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Bolivia sits practically in the middle of South America, sharing its borders with Peru, Chile, Argentina, Paraguay, and Brazil. Landlocked since losing access to a seacoast during the Pacific War (1879-84), Bolivia still maintains a navy to protect the sacred Lake Titicaca, which it shares with Peru. Much of Bolivia is defined by the Andes Mountains. The range is at its widest in Bolivia and consists of two parallel chains here, separated by the Altiplano (high plain), the most densely populated area of the country. As you move farther east, the Andes give way to the jungle and tropical landscapes.

Because Bolivia is so vast, it's difficult to get a good feeling for the country if you have only 1 week to spend here. But you will have enough time to see all the highlights of La Paz, take a day trip to Tiwanaku, visit Lake Titicaca, and view Inca ruins on Isla del Sol (Island of the Sun) and in Copacabana. If you have 2 weeks, you can also explore Sucre, tour the mines at Potosí, and relax in Santa Cruz. The more physically adventurous traveler might consider sea kayaking on Lake Titicaca, climbing Huayna Potosí, trekking around the Illampu circuit, or taking a 4-day journey through the salt flats and desert near Salar de Uyuni.

La Paz -- La Paz is the administrative capital of Bolivia. From here, you can easily travel to Lake Titicaca, which is considered to be the birthplace of the Incas. The impressive pre-Inca archaeological site, Tiwanaku, is also only 2 hours away. Drive 3 hours to the east, and you will descend into the tropical area known as Los Yungas.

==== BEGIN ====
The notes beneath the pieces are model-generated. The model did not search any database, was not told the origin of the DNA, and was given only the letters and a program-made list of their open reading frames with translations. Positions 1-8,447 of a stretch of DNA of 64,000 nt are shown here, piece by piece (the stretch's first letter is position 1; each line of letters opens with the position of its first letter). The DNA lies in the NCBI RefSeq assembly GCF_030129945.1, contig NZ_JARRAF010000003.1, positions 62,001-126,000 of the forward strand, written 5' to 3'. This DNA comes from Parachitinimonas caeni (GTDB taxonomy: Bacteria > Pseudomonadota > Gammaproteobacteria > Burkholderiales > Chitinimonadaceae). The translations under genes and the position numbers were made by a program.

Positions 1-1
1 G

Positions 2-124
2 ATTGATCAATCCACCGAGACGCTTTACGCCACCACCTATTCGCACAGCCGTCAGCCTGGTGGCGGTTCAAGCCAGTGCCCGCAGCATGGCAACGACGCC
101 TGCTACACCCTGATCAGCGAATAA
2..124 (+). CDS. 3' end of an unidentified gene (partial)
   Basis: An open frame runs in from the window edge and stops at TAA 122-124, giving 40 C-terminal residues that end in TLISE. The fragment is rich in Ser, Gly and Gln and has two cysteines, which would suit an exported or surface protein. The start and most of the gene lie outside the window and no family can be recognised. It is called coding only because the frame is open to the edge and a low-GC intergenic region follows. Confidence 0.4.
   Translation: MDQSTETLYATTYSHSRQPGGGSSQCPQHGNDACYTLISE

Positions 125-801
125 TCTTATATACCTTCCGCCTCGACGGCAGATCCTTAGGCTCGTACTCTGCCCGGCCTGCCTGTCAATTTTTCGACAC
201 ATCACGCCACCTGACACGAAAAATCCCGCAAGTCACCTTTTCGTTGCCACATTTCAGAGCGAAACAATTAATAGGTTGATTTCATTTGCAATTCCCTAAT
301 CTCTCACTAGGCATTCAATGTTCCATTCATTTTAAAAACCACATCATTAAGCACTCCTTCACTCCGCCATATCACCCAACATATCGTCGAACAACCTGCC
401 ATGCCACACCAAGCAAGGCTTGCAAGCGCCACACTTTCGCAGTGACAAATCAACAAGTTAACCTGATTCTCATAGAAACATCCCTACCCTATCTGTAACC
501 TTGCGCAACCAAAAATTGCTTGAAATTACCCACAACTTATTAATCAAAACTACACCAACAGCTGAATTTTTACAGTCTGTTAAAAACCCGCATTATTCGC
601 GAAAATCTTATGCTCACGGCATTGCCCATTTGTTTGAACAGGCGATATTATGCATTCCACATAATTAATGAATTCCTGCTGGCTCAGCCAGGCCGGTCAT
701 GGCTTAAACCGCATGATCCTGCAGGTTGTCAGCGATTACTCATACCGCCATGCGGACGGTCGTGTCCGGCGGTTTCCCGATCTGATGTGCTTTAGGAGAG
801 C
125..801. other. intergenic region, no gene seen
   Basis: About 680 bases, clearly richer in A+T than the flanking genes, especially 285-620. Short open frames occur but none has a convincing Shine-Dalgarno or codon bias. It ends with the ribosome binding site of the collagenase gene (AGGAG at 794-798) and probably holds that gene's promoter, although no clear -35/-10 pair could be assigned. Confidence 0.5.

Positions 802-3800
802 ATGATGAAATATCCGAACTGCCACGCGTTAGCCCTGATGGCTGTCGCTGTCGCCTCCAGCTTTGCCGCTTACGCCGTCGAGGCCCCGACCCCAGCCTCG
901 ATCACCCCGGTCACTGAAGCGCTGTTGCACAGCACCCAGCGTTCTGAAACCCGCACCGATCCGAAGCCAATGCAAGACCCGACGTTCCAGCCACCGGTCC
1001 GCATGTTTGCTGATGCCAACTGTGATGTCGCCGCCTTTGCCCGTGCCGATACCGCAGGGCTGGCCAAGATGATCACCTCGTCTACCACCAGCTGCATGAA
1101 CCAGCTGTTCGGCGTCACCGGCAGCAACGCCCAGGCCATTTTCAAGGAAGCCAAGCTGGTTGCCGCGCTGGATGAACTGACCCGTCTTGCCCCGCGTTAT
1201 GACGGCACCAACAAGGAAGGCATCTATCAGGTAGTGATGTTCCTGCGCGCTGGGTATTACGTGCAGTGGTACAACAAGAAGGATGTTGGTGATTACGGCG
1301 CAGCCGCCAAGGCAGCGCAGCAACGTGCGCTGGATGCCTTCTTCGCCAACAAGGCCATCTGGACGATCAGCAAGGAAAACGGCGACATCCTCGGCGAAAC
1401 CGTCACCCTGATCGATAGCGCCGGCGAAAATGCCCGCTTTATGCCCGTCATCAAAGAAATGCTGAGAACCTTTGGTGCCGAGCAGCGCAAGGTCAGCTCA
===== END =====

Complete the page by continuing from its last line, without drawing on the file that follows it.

Southern Altiplano -- This area made its mark on the world in the 16th, 17th, and 18th centuries, when Potosí was one of the great silver mining centers and consequently one of the wealthiest cities in the world. Today, highlights of the region include Potosí and Sucre, both of which are historical gems.

Central Bolivia -- The area of central Bolivia extends from the pleasant town of Cochabamba, at the foothills of the Andes, all the way east to Santa Cruz. Cochabamba is one of the commercial centers of Bolivia, with several major industry headquarters here, including chicken farms, airlines, and shoe companies. Some of the most colorful markets in Bolivia take place in the rural areas outside the city. The dusty city of Santa Cruz is a good base to explore Amboró National Park, the Inca ruins of Samaipata, Jesuit missions, and the town where Che Guevara made his last stand.

Note: This information was accurate when it was published, but can change without notice. Please be sure to confirm all rates and details directly with the companies in question before planning your trip.